In a multi-centre evaluation of the Kliniderm® foam silicone dressing range, 97% of participating clinicians found that the dressings had equal or better performance than the current formulary product, using the parameters of patient comfort, conformability, exudate management and ease of application and removal. Furthermore, 95% of clinicians stated that they would recommend Kliniderm® for formulary inclusion, based on dressing performance (Data on File, 2020).

The Kliniderm® foam silicone dressing range includes a comprehensive selection of sizes and shapes, including sacral and heel (Figure 2).
Kliniderm® foam silicone dressing sacral and heel (Figure 2)



Figure 2.  The Kliniderm® foam silicone dressing range.
 

What is the evidence for using Kliniderm® foam silicone?

A multi-centre evaluation of Kliniderm® foam silicone dressings was carried out across five different clinical sites to determine the suitability of the range to address both patient and nursing needs (Data on file, 2020). The parameters of comfort, conformability, exudate management and ease of application and removal were evaluated on 60 patients with a variety of acute and chronic wounds. Results from 206 dressing changes showed that 97% of clinicians rated the performance of Kliniderm® foam silicone as equal to, or better than, the current formulary product, while 93% of patients rated dressing comfort as good or very good (Data on file, 2020). More information can be found here.

Rafter et al (2016) state that silicone dressings are often used to provide comfort, facilitate an optimal wound environment and to minimise skin damage. To determine if there was clinical efficacy and cost-effectiveness, they compared four silicone dressings, including Kliniderm® foam silicone, in an 80 patient evaluation of skin tear wounds in a nursing home setting (Rafter et al, 2016). Following education for trained and untrained staff they received a first aid skin tear kit containing the necessary products and the silicone dressing to be evaluated as a primary dressing. There was no difference in wound healing rates between the four silicone dressings and Kliniderm® foam silicone stayed in place well. All of the silicone dressings used in the audit resulted in positive clinical outcomes with healing or progression to healing in all cases.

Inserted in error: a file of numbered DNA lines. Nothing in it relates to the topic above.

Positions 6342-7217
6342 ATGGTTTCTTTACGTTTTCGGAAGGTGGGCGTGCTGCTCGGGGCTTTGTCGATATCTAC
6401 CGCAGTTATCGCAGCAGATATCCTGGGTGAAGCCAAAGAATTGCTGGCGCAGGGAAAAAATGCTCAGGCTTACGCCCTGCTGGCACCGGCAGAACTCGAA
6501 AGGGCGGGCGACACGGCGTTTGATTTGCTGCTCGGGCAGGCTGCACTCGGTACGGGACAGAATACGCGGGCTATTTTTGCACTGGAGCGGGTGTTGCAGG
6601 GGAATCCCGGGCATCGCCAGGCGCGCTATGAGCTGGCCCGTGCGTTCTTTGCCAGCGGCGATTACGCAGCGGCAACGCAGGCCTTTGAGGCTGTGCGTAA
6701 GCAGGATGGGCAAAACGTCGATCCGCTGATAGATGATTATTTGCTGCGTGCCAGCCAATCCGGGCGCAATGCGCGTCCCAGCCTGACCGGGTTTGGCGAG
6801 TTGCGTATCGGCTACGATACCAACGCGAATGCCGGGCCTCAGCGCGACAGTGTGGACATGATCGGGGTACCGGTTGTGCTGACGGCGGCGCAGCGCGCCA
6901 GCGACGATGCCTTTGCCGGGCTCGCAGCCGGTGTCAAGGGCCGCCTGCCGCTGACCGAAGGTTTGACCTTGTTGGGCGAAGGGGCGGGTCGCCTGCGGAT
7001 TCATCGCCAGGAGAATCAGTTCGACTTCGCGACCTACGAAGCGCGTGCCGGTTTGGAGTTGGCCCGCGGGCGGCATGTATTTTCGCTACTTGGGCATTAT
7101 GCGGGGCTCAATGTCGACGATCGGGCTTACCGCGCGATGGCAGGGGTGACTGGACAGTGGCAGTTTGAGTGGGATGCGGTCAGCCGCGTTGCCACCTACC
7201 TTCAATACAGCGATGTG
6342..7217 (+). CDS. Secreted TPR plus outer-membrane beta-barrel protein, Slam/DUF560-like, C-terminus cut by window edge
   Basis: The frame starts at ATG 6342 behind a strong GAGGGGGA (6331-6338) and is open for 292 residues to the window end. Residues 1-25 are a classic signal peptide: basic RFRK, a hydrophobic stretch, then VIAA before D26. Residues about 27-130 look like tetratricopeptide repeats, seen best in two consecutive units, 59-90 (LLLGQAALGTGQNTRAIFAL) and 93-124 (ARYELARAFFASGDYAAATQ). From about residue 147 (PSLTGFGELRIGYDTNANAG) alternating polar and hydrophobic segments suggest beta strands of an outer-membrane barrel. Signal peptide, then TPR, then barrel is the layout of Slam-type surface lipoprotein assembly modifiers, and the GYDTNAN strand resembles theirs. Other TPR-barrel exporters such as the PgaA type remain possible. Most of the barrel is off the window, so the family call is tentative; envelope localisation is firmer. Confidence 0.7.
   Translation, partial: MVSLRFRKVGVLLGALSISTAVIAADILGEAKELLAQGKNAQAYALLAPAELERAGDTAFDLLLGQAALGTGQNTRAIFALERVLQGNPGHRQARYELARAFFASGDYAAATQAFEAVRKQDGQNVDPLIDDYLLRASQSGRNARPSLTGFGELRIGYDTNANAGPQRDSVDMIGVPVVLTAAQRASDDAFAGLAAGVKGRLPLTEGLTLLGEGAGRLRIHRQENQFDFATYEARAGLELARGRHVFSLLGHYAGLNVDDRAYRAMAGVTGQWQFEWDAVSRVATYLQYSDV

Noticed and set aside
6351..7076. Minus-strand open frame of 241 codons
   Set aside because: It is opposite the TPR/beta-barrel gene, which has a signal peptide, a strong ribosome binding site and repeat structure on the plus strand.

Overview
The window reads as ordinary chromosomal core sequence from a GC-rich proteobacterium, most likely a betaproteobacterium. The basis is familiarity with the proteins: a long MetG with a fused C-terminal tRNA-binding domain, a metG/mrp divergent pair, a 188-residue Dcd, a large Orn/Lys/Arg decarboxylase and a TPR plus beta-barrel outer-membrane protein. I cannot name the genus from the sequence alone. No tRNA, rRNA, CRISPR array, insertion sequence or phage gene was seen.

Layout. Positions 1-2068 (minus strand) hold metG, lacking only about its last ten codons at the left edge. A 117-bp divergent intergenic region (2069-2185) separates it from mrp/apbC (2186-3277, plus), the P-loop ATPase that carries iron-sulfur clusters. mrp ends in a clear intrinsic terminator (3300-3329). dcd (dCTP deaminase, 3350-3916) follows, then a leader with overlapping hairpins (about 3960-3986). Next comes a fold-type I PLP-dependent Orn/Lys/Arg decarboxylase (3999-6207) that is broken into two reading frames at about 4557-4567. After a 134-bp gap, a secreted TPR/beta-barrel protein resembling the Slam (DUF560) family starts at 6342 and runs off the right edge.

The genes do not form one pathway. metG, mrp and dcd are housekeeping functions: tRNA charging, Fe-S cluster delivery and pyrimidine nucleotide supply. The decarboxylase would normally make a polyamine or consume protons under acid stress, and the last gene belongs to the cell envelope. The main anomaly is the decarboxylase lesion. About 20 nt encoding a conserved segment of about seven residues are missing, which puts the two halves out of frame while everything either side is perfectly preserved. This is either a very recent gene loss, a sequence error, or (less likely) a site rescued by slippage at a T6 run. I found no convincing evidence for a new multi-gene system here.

Drewery (2015) undertook a clinical evaluation of Kliniderm® foam silicone dressing compared to two market leading silicone foam dressing products on formulary. The evaluation took place in nine district nurse teams and involved 22 patients with wounds producing a light to moderate exudate volume for eight dressing changes during a six-week period. The evaluation did not measure wound healing but captured user feedback on dressing application and removal and fluid handling capability.

For the parameters of comfort, exudate management and ease of application and removal, all of the evaluating clinicians allocated a high score of either four or five out of five. When compared to the market leading formulary products, 18 out of 22 indicated the performance of Kliniderm® foam silicone dressing was equivalent. When dressing costs were considered, a potential saving of £27,521 was calculated based on the direct replacement of the two market-leading silicone foam products with Kliniderm® foam silicone, although the author acknowledges that dressing wear time had not been evaluated, and this would need to be considered before making any formulary changes.

In vitro testing (Carney et al, 2015) examined the free swell capacity (absorption), absorption performance under compression and the amount of force required to peel off the Kliniderm® foam silicone dressing compared to two other market leading products. In all three parameters Kliniderm® foam silicone was comparable with the market leading products.